J Korean Soc Spine Surg.  2007 Sep;14(3):187-191. 10.4184/jkss.2007.14.3.187.

Revision of Atlantoaxial Fusion using Segmental Screw Fixation: Experience in Bilateral Posterior Arch Fracture of the Atlas Complicating Atlantoaxial Halifax Clamp Fixation: A Case Report

Affiliations
  • 1Department of Orthopaedic Surgery, Seoul Medical Center, Seoul, Korea.
  • 2Department of Orthopaedic Surgery, Seoul National University College of Medicine, Seoul, Korea. ortho@hananet.net

Abstract

A fracture of the posterior arch of the atlas is a rare complication of Halifax clamp fixation for atlantoaxial fusion. To the best of our knowledge, there is only one case reported reporting the English literature. Revision for this condition is challenging because of the difficulty in the surgical approach, internal fixation, and fusion. We report a case of bilateral fractures and nonunion of the posterior arch of the atlas and atlantoaxial nonunion after an atlantoaxial fusion procedure using Halifax clamp fixation, which resulted in persistent atlantoaxial instability and progressive myelopathy. Segmental screw fixation was performed using C1 lateral mass screws and C2 subarticular screws, along with intraarticular and extraarticular atlantoaxial inter-facet fusion.

Keyword

Atlantoaxial instability; Halifax clamp; Segmental screw fixation; Revision

MeSH Terms

Spinal Cord Diseases

Figure

  • Fig. 1. Preoperative lateral radiographs in flexion (A) and extension (B) show definite atlantoaxial instability and os odontoideum. In flexion (A), increased atlanto-dens interval (black arrow), nonunion between the bone graft and the axis (black arrowhead), and fracture of the posterior arch of the atlas (white arrowhead) are seen clear-ly.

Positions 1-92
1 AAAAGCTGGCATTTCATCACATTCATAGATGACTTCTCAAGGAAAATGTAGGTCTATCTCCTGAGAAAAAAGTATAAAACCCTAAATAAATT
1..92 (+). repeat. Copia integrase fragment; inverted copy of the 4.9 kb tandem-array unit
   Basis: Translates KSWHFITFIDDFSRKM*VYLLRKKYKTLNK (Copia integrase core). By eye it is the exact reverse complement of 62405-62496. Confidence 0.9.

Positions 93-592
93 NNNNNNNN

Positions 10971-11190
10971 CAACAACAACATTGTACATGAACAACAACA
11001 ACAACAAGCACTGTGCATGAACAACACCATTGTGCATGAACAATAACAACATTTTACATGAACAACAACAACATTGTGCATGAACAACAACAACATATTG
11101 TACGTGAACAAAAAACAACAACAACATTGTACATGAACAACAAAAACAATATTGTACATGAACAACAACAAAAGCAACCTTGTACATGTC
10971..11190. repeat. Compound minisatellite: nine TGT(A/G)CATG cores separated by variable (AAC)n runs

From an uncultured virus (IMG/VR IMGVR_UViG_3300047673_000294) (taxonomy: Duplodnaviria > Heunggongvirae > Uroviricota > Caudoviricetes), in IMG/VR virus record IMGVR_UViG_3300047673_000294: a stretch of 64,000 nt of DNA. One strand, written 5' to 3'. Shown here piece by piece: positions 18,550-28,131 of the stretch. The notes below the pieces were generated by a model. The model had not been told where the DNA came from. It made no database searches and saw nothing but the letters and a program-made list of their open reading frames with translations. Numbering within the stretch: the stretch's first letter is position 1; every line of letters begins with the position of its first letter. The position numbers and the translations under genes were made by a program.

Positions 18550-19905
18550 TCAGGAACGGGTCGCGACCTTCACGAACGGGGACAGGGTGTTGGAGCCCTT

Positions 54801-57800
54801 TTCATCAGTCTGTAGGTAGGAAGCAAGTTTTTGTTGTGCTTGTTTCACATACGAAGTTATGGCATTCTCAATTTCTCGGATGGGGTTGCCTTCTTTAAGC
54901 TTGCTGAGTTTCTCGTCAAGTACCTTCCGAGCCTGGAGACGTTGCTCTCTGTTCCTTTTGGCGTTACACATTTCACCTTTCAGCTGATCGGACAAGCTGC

• Fig. 2. Preoperative CT scan shows bilateral fractures of the posterior arch of the atlas at just lateral to the Halifax clamps (black arrowheads).

  • Fig. 3. Preoperative T2-weighted sagittal MRI in flexion (A) and extension (B) show atrophy of the spinal cord and high signal intensity area (black arrows) which is thought to be a syrinx.

  • Fig. 4. A photograph taken after curettage of the right atlantoaxial facet joint is shown. Subchondral bones of the facet joint (black arrowheads) are exposed. The white area between the two subchondral bones is the intraarticular cartilages reaming in the front.

  • Fig. 5. Radiographs taken 6 months after the operation are shown. (A) An open-mouth anteroposterior view show bone graft in the atlantoaxial facet joint (black arrowheads). (B) A lateral view shows good union of the extraarticular facet fusion (black arrow). Note that there is no bone in the corresponding area in preoperative lateral views (Fig. 1)


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